FOURMature

My photography class is pretty cool actually. It’s the first class, I had to actually talk to someone. My partner, Natalie. She’s a pretty brunette, close to my height, at 5 foot 2. Slim and pretty dimples with crystal blue eyes.

She carries the Nikon camera, with the strap around her neck, as we walk around school grounds, looking for an amazing spot to take pictures.

She lies down flat on the grass, in front of the sanded baseball field. She zooms in on the sand. “This’ll be a great shot for texture,” she murmurs quietly.

I look all around me as she takes another picture. “What do we have left,” I ask.

“Um, I’d say color, form and value,” she says, checking off the list. We had pictures for line, shape, space and texture so far.

“Color could be…” I glance around, looking up at the building and down at the cars. “Let’s go, I think I have an idea.” We run all the way up to the fifth floor, facing the parking lot where all the cars are parked. “There’s color,” I say.

She smiles as she snaps two pictures zoomed in of the different vehicles below. “I heard you play tennis,” she says shyly.

“Yeah,” I nod.

“So why did you take this instead of Gym,” she asks.

I pause, “I was told juniors don’t have the option of gym, just swimming and cheerleading.”

“Oh, you’re not a cheerleader,” she asks casually.

“Nor am I a swimmer,” I say shaking my head. “But I’m glad I choose this. Art would quickly frustrate me and History would bore me after a few weeks.”

She chuckles, “Everyone’s been saying you were a cheerleader at your old school.”

I shake my head, “Nope, I was pretty much a loner at my old school.”

“You’re lying,” she says seriously, playing around with the camera as she takes a few more shots.

“Fine, I had a few friends, Ms. Poland, the librarian, and Coach Peters who enjoyed me beating her in tennis. Other than that, nope, I hung out at home a lot.”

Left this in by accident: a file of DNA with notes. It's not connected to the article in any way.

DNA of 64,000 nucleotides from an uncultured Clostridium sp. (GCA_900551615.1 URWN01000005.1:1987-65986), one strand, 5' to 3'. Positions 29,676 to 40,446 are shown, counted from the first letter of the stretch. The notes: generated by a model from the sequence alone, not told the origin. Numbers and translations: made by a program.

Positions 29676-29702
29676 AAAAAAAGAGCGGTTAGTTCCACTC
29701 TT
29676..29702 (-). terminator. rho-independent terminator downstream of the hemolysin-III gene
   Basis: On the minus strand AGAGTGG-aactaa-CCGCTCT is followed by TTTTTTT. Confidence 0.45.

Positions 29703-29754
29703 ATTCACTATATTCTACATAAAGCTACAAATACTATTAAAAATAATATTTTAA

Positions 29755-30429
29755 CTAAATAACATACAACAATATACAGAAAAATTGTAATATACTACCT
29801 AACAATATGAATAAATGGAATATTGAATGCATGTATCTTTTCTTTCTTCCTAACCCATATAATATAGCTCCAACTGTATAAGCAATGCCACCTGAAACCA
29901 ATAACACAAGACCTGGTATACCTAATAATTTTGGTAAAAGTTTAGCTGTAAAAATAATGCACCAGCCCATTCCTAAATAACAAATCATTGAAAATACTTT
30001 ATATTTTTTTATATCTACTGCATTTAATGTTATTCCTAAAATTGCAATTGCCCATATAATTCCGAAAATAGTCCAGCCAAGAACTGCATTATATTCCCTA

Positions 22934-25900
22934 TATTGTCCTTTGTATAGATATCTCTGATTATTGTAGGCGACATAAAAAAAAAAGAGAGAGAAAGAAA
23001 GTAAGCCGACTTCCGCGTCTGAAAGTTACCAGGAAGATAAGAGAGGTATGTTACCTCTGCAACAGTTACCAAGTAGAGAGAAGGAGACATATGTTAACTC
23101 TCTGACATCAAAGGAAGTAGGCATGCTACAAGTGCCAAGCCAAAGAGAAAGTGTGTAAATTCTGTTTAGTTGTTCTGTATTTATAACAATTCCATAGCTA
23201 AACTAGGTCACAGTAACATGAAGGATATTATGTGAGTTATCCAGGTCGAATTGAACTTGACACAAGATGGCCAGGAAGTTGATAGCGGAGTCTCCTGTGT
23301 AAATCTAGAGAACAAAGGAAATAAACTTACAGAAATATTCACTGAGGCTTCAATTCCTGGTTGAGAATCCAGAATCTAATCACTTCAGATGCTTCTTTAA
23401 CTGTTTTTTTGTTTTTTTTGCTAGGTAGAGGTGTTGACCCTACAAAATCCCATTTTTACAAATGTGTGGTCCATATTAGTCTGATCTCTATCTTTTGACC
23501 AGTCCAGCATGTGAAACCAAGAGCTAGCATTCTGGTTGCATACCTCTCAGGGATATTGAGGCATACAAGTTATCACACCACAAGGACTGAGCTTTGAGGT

“Wow,” she says quietly.

“I know sad life,” I chuckle.

She chuckles but shakes her head, “All the rumors that are going around probably also might not be true then.”

I shrug, “Never heard anything.”

“Well… There’s a rumor that your dad left town because he got a black woman pregnant,” she says slowly.

“My parents were married for three years before having me,” I shrug. “Small town folks have nothing better to do than to gossip.”

“You’re right, I’m sorry,” she says turning away.

“Do you gossip,” I ask.

“No, I… I eavesdrop,” she says quietly.

“So where are your friends,” I ask.

She shrugs, “You can say I’m an outcast… I messed things up when I had my chance of being popular.”

I shake my head, “Really? And who’s the popular girls?”

“Hayley, Bianca, Nadine and Madison,” she shrugs. “They’ve been the most popular girls since… since ever really,” she says quietly.

“I wanna meet them,” I say suddenly. “I didn’t see any girl prettier than you today.”

“Well… That’s because Hayley ditches classes to hang out with Paul… He’s the hottest guy in school,” she shrugs. “And his dad… His dad is the mayor of the town.”

“Still not impressed,” I say with a shrug. “I went to school with a senator’s son,” I say. “Does he look hot?”

“I’d like to think I do,” I hear a deep voice.

I turn my head to see it’s him again. The guy in the hallway, who had smiled at me. He is tall and muscular. He wears a tank top and jeans, with a baseball cap on backwards. He has a nice tan, making his skin look golden. His eyes are light brown, the color of caramel. “Hey, I’m Paul,” he says.

I look him up and down, “The senator’s son was much better looking.” I say this looking at Natalie whose blushing beet red.

Paul pauses, shocked at what I say, but he doesn’t speak. “You’re not the kind of girl I expected,” he says quietly.

“Let me guess you expected those blushing, flirting, annoying chits who suck up to you, just to get your attention,” I ask. I shake my head, “That’s not how I roll.”

He chuckles, “My dad told me about your parents.”

“And what is your version of the infamous story,” I ask.

He smirks, “He was disowned.”

“Mmm, interesting,” I say.

“So how come your dad is back, when that’s the Bennett’s property,” he asks.

“Why are you asking,” I ask with a smirk. “Your dad thought he could buy it, didn’t he?” Paul’s face blanches, surprised that I had caught on so quickly. “Well you can tell him… It’s not for sale.”

The End

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